The Chapter 7 Discharge

The primary goal in any bankruptcy, including Chapter 7, is to obtain a discharge. The discharge is the order by the court that eliminates the liabilities of that particular debtor. In Chapter 7 cases, this is governed by 11 USC 727. The way that this statutory provision is structured is such to favor a discharge unless certain things exist in the case that can hinder them. The language of the statute states that the "court shall grant the debtor a discharge, unless" and follows that with several instances that could prevent a discharge from occurring in Chapter 7.

Section 727 lists specific requirements for a Chapter 7 bankruptcy discharge to be granted. The way the statute is structured is to suggest that if certain things exist, a discharge will not be granted. Examples of these are property transfers within a year of filing designed to hinder, delay, or defraud a creditor or an officer of the court; if the debtor failed to produce required financial information in some way; if the debtor had received a Chapter 7 discharge within the 8 years prior to the filing of the instant case; or if the debtor had failed to complete the debtor's education requirement prior to discharge. Clearly, the language of the statute suggests that outside any of these circumstances, a discharge of the debtors is favored. The debtor must be an individual to receive a discharge, but in most cases will receive one.

Tied into Section 727, given that it is specifically listed in section 727(b), is 11 USC 523. 727(b) provides that except "as provided in section 523 of this title, a discharge under subsection (a) of this section discharges the debtor from all debts that arose before the date of the order for relief under this chapter." Section 523, therefore, provides certain debts that even if included in a Chapter 7 bankruptcy will not be discharged.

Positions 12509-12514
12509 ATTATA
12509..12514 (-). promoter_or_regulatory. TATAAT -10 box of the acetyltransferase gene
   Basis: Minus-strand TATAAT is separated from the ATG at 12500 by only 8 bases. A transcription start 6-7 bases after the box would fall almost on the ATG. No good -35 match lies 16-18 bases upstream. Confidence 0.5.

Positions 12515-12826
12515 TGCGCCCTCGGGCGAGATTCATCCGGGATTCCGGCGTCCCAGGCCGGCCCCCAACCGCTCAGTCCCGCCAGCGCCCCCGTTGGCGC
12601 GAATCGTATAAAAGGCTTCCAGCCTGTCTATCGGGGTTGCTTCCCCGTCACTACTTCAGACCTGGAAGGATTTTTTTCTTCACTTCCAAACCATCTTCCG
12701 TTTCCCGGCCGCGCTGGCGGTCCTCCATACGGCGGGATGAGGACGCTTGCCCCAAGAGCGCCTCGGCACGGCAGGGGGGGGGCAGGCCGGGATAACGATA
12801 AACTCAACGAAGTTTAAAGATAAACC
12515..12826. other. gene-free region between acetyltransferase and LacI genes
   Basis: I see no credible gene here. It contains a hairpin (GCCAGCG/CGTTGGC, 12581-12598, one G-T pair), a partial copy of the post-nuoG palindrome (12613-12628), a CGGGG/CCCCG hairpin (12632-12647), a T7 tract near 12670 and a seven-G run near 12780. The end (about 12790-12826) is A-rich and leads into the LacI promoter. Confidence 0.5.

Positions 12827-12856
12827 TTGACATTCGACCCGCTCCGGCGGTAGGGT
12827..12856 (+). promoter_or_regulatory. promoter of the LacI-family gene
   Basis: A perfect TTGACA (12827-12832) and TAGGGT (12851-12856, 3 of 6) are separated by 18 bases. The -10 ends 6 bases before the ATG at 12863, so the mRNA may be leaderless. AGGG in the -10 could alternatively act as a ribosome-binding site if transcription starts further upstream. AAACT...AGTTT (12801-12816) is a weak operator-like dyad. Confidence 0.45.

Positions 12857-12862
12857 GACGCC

Looking at 523, it is clear that a discharge under 727 does not discharge an individual debtor from tax debt; debt based on credit obtained by false pretenses and incurred within a certain amount of time before filing; or debts for domestic support obligations. Under this section, it is clear that government fines, penalties, or forfeitures are not dischargeable in Chapter 7 as well. Section 523 also illustrates that absent an undue hardship (which is nearly impossible to prove), student loans are not dischargeable, as well as debts stemming from personal injury cases that occurred because of drugs, alcohol, or other intoxicants. Finally, the section provides that debts that are incurred by the debtor in the course of divorce or separation or part of a divorce decree, are not dischargeable (e.g., debts that are stipulated to be paid pursuant to a divorce decree), and membership association fees for a condo or home are non-dischargeable as well.

These are important considerations to discuss with your Chicago bankruptcy lawyer as you prepare to file bankruptcy. Knowing which of your debts are dischargeable, as well as certain activities that could hinder a Chapter 7 discharge, are vital to the success of your case as well as complicated in nature. Thus, while preparing for bankruptcy or while you are in an active bankruptcy, it is best to consult an experienced bankruptcy attorney to represent you.